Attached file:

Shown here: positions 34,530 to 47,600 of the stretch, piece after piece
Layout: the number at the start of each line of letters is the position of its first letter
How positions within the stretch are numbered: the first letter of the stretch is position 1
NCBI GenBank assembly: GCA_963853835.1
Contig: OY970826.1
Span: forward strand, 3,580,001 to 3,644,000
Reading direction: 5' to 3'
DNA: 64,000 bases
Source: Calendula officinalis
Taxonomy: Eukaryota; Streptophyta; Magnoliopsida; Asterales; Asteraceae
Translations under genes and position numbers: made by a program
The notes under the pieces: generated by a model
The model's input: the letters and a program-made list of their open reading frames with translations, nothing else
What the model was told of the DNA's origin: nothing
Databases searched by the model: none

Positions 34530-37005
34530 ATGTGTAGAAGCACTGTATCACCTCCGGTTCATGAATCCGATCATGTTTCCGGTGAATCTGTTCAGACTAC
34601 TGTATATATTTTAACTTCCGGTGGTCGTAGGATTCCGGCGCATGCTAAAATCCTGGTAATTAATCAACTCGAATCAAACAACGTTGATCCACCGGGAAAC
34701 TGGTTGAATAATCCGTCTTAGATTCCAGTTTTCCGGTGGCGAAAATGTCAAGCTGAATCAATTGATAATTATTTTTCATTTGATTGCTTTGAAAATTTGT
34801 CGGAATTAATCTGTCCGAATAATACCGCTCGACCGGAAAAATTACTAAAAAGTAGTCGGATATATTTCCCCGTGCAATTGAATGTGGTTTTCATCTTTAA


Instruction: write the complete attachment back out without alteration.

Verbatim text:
Shown here: positions 34,530 to 47,600 of the stretch, piece after piece
Layout: the number at the start of each line of letters is the position of its first letter
How positions within the stretch are numbered: the first letter of the stretch is position 1
NCBI GenBank assembly: GCA_963853835.1
Contig: OY970826.1
Span: forward strand, 3,580,001 to 3,644,000
Reading direction: 5' to 3'
DNA: 64,000 bases
Source: Calendula officinalis
Taxonomy: Eukaryota; Streptophyta; Magnoliopsida; Asterales; Asteraceae
Translations under genes and position numbers: made by a program
The notes under the pieces: generated by a model
The model's input: the letters and a program-made list of their open reading frames with translations, nothing else
What the model was told of the DNA's origin: nothing
Databases searched by the model: none

Positions 34530-37005
34530 ATGTGTAGAAGCACTGTATCACCTCCGGTTCATGAATCCGATCATGTTTCCGGTGAATCTGTTCAGACTAC
34601 TGTATATATTTTAACTTCCGGTGGTCGTAGGATTCCGGCGCATGCTAAAATCCTGGTAATTAATCAACTCGAATCAAACAACGTTGATCCACCGGGAAAC
34701 TGGTTGAATAATCCGTCTTAGATTCCAGTTTTCCGGTGGCGAAAATGTCAAGCTGAATCAATTGATAATTATTTTTCATTTGATTGCTTTGAAAATTTGT
34801 CGGAATTAATCTGTCCGAATAATACCGCTCGACCGGAAAAATTACTAAAAAGTAGTCGGATATATTTCCCCGTGCAATTGAATGTGGTTTTCATCTTTAA